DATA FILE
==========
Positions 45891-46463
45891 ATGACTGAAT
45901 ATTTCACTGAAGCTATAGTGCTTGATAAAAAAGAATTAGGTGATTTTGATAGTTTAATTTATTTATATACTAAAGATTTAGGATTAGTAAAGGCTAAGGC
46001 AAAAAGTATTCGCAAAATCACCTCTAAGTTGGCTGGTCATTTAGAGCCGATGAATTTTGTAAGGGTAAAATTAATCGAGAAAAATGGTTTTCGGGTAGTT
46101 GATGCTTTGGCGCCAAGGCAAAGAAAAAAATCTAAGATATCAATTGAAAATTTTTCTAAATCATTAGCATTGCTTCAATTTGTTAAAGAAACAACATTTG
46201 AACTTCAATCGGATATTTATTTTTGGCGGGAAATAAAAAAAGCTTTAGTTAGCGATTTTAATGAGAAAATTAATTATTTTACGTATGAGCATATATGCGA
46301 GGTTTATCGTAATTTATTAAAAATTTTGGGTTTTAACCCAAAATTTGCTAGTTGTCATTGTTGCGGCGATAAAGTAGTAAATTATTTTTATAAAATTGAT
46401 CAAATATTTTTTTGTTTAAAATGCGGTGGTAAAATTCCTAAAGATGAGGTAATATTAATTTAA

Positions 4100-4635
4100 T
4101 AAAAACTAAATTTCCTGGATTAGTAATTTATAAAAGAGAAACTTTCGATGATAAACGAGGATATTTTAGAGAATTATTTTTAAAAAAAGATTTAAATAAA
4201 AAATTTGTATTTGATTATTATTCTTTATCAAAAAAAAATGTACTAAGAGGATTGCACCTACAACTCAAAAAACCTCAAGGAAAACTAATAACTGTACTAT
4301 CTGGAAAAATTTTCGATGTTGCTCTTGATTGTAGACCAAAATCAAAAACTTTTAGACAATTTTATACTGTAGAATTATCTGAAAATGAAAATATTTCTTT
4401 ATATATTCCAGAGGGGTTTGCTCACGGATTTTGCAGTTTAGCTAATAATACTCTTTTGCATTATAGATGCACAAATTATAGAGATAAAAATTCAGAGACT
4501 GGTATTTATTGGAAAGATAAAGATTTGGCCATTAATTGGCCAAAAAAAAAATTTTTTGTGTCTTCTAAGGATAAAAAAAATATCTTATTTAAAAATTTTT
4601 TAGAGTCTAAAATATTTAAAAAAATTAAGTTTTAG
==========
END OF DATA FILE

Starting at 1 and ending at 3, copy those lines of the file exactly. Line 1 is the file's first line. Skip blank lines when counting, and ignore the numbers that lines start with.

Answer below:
Positions 45891-46463
45891 ATGACTGAAT
45901 ATTTCACTGAAGCTATAGTGCTTGATAAAAAAGAATTAGGTGATTTTGATAGTTTAATTTATTTATATACTAAAGATTTAGGATTAGTAAAGGCTAAGGC